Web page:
- Therefore, we denounce the continued existence of family political dynasties and the continuing delay of passing a law to implement the constitutional provision banning political dynasties.
4. “Every citizen ought to be mindful of his right and duty to promote the common good by using his vote” (GS, no. 75). Such right and duty would be denied if obstructions are put in place to prevent its free and responsible exercise, such as dishonesty in elections.
- Therefore, we call upon COMELEC to adequately address the issues and respond, place corrective measures if necessary, to the studies of technical experts to the alleged deficiencies of the present system and technology of automated elections. There can be no transparency in elections if the COMELEC itself is not transparent.
5. Love of the poor who in the Gospel reflect Christ himself impels us to work for justice for the poor (see CCC, e.g., nos. 2447-48; CSDC, no. 184). This requires promotion of social justice, not by targeting the reduction of the number of poor people.
- Therefore, as Church of the Poor we direct our social action services towards the development of the poor.
- We shall provide moral guidance to the better off in our society to be in active solidarity with the poor.
· We call upon the government to be serious in implementing the asset reform laws that are in place in order to bring social justice such as CARPER for the farmers, UDHA for the urban poor, IPRA for the indigenous people and the FISHERIES CODE for the fisher folks. The end of CARPER is only 1½ years away and agrarian reform accomplishment is dismal, being bogged down by bureaucracy, legal technicalities and poor governance.
Consistently Proclaiming the Truth
As pastors we heed the urgent appeal of St. Paul:
“Proclaim the message: be persistent whether the time is favorable or unfavorable; convince, rebuke, and encourage, with the utmost patience in teaching. For the time is coming when people will not put up with sound doctrine, but having itching ears, they will accumulate for themselves teachers to suit their own desires, and will turn away from listening to the truth and wander away to myths. As for you, always be sober, endure suffering, do the work of an evangelist, carry out your ministry fully” (2Tim 4:2-5).
We remind all the faithful that what is popular is not necessarily what is right. What is legal is not necessarily moral.
Each has to follow his/her conscience. But “conscience must be informed and moral judgment enlightened. A well-formed conscience is upright and truthful. It formulates its judgments according to reason, in conformity with the true good willed by the wisdom of the Creator.” (CCC, no, 1783).
Faith and Hope amidst the Storms
In the midst of the country’s natural and social upheavals, we see ourselves in the boat with the Apostles buffeted by stormy waves. We are tossed about by the waves created by the secularist spirit, which continues to reduce the role and place of religious faith in the public sphere. Our cherished moral and spiritual values are at grave risk. We are overcome with fear and anxiety, perhaps also wondering if the Lord has fallen asleep, or if the Lord does not care that we are drowning (cf. Mk. 4:38).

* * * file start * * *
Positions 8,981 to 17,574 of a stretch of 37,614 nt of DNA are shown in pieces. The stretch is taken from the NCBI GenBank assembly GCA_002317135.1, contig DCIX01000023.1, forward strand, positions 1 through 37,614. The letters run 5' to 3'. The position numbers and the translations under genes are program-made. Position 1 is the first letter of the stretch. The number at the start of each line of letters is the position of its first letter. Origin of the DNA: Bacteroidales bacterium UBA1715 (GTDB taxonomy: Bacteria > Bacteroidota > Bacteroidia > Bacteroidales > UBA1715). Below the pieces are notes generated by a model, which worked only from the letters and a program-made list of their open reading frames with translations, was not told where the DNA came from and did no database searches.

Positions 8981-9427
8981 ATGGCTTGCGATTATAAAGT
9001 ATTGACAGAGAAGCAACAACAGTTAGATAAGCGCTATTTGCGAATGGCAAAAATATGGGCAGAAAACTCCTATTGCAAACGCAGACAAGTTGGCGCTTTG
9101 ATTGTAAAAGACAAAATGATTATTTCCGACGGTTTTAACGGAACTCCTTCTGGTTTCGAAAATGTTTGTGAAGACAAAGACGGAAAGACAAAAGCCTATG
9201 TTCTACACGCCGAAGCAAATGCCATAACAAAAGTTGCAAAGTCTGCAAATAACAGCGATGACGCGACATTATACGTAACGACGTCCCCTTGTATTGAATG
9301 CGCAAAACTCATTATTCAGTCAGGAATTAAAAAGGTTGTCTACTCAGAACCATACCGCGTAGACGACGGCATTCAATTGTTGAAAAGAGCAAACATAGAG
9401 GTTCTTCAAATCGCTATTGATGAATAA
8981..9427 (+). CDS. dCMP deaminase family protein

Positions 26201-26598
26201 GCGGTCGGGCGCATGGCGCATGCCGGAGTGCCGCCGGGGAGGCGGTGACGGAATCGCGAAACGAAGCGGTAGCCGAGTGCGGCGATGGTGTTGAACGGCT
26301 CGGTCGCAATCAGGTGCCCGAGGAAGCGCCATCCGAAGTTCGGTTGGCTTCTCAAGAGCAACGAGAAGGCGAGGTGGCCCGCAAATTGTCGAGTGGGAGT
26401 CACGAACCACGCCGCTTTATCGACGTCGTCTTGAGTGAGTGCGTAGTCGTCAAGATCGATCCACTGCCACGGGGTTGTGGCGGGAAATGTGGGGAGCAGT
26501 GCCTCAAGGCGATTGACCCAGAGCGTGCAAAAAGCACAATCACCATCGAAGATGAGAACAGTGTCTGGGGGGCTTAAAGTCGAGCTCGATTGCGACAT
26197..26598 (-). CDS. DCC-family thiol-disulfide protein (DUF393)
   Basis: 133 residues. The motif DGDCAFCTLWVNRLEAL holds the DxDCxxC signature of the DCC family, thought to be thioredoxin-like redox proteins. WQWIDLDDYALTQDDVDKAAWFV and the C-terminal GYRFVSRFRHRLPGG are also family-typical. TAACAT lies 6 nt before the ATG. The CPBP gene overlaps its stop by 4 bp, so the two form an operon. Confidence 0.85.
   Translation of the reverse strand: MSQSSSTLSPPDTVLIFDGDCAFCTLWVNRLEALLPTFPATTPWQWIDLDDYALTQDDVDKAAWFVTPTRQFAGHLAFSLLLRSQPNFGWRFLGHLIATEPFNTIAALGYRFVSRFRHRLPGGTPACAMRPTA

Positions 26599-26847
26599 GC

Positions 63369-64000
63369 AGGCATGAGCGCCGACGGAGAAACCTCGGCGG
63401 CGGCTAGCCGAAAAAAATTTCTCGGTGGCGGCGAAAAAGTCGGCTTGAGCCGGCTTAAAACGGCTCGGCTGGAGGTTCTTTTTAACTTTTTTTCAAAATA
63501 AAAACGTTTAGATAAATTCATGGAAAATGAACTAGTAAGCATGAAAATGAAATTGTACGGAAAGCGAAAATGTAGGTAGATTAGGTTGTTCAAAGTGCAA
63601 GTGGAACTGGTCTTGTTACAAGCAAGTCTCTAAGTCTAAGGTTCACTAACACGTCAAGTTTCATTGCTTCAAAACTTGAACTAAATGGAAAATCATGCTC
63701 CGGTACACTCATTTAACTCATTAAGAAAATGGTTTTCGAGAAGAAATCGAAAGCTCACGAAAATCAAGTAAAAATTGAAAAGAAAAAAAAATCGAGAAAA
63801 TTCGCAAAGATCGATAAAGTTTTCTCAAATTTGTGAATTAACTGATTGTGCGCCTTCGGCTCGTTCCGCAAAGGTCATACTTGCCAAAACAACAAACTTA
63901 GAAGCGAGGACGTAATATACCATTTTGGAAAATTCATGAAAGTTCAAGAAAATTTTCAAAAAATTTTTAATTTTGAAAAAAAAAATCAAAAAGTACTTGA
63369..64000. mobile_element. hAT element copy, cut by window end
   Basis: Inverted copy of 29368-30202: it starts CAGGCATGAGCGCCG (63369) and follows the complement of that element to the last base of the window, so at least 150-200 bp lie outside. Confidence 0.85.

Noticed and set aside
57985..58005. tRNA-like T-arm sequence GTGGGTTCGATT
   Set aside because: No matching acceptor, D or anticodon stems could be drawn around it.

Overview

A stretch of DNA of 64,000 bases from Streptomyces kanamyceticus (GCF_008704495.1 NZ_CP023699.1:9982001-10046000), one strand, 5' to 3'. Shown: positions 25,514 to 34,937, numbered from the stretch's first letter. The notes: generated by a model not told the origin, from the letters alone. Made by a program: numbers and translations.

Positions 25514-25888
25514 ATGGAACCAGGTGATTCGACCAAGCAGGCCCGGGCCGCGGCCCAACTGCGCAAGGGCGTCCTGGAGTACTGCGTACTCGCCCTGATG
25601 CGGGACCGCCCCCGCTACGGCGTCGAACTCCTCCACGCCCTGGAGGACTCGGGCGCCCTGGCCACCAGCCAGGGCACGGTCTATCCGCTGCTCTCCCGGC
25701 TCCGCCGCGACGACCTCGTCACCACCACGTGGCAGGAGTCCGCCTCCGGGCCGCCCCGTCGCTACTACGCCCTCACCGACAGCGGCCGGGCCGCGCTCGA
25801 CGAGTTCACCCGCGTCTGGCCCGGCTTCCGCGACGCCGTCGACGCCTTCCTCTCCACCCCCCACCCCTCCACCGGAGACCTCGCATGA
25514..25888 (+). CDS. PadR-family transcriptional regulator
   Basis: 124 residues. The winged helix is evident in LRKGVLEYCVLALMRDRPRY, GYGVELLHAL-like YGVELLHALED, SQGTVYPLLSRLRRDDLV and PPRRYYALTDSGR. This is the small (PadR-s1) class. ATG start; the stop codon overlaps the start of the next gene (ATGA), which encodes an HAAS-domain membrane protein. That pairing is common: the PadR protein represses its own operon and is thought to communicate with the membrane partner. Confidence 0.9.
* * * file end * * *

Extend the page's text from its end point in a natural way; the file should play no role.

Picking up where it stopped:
We have to hear once again the Lord’s words: “Quiet! Be still!” (Mk. 4:39). He rebukes the winds and the storm ceases. He is the Lord who has power over sea and sky. He has power over dark spirits. It is He who poses the question to us: “Why are you afraid? Do you still have no faith?” (Mk. 4:40).
This is the Year of Faith. Pope Benedict XVI challenges us to respond with faith to the events around us. With our eyes fixed on Jesus (cf. Mt. 14:27-31), we will not drown but even launch deep into the risky waters of modernity. We should not be afraid. Our values are those of Jesus, of His Gospel, and of the Kingdom of God.
In spite of the storms we know that the kingdom of God is already among us. The Divine Spirit continues to blow, also in our time. With the eyes of faith we thank and praise the Lord:
- for the growing consciousness among many of the lay faithful that they have to take seriously their political duties. We commend and support lay initiatives to form circles of discernment to choose worthy candidates and even to run as candidates in order to bring values of God’s kingdom in the public discourse. We will help the people to know the stance of those who run for office on important issues of the country.
- for the many programs that promote the Natural Family Planning methods. We commit ourselves to promote these programs in our local churches and to teach our people Christian values on family, marriage and the Gospel of Life.
- for efforts among the young to live chastely even in a world that does not value the sacredness of sex. We commend such movements as TRUE LOVE WAITS, LIVE PURE and similar initiatives of education to chastity. Indeed, purity attracts!
- for the courage and steadfastness of many lawgivers to resist political and monetary pressures. For those who have other opinions, we seek to understand them with patience and charity.
- for the effort and bold steps taken by the government in pursuing peace in the country. It is our hope that these peace initiatives will be matched by equally bold steps to bring about justice, for peace is the fruit of justice.
- for the great clamor among the people to do away with political dynasties. If congress is unwilling to act on this we support initiatives by the lay faithful to pass an enabling law against political dynasties through the people’s initiative which the Constitution provides.
With Jesus in the Ark of Peter we always have hope. But with faith and hope, we must have love. Buffeted by the same stormy winds are the poor with their many faces. Our pastoral statement addresses the political and social issues that bring them deeper into helplessness and hopelessness. We must voice out their concerns, be their moral guide, be with them – the unborn and “little ones,” the young, the women, the farmers, the indigenous peoples, the slum dwellers, the workers, the fisher folks, the migrants. Our love has to bring them the Good News – the Gospel – with all its social, political and ethical implications.
We entrust the mission of the Church in these troubled times under the protection and guidance of the Blessed Virgin Mary, Mother of Life and Mother of the Poor. Mother Mary, pray for your children in your beloved Philippines.
For the Catholic Bishops’ Conference of the Philippines:
+ JOSE S. PALMA, D.D.
Archbishop of Cebu &
January 28, 2013